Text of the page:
Before you throw down your shaken, not stirred, martini in disgust, hear us out: The two brands share many of the same tropes (flashy cars, death-defying stunts, beautiful women), yet Fast & Furious is the true long-standing, ridiculous franchise for the 21st century. Instead of a middle-aged white dude going around acting out imperialist fantasies by shooting minorities and sleeping with whoever he wants, there's a crew composed of Hispanic, black, Asian, and Israeli characters; its so inclusive that even it manages to fit in a token white dude. They have long-standing relationships that have built over the course of several films, and by now act mostly out of emotional obligation rather than because they have to do something boring like "save the world." (As Casino Royale proves, the stakes in these sorts of movies are always higher when they're personal.)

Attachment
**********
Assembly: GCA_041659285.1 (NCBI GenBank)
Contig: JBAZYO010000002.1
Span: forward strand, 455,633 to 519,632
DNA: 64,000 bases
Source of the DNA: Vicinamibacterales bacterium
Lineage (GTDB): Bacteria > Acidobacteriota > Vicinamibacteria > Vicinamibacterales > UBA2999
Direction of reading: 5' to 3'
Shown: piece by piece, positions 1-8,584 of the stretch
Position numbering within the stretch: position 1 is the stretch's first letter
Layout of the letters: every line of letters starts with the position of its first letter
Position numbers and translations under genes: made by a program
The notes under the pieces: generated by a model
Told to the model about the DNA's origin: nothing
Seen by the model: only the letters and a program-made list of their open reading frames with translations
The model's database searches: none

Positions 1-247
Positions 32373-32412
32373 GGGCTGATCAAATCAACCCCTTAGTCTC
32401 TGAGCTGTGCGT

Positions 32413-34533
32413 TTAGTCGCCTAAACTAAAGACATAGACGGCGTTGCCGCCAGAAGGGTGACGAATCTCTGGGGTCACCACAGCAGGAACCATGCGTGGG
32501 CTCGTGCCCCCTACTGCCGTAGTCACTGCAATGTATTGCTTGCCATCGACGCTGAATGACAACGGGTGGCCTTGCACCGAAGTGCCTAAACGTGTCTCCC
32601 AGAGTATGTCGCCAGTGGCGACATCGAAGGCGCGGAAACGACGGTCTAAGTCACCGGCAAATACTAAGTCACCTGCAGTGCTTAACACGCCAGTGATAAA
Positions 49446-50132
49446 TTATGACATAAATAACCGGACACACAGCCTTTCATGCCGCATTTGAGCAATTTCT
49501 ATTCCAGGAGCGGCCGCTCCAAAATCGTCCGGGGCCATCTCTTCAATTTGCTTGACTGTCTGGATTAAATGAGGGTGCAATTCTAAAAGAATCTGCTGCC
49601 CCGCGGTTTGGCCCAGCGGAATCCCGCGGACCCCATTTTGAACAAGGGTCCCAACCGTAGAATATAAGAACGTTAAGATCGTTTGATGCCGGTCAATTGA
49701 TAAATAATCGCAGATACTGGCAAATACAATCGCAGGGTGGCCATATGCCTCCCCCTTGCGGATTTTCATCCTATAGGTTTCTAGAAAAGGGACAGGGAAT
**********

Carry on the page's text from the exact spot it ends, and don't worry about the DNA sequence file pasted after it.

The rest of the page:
Besides, the series is well aware of the way it has leaned into these conventions — by No. 6, Tyrese's Roman Pearce describes their work as "some 007-type shit." Where the Bond mythos has often been suffocating, the F&F flicks have been free to turn into a pop culture vacuum, sucking up everything from standard heist movies to sitcoms and spewing them out under its checkered flag. Because it's aware that bigger is and always be better blockbuster-wise, nothing is too ridiculous for a Fast & Furious movie. That might explain why it's so much better than Vin Diesel's earlier attempt at his own Bond rip-off. Where a potential XXX franchise might have taken itself seriously in the wrong way, Diesel has found his perfect role in Toretto, a man who can literally say that he's going to complete "one last job" and have the results be awesome instead of terrible. (Should the success of the Furious movies mean that Diesel gets another shot at resurrecting his extreme-sports action-hero films, we reserve the right to retract all of the above.)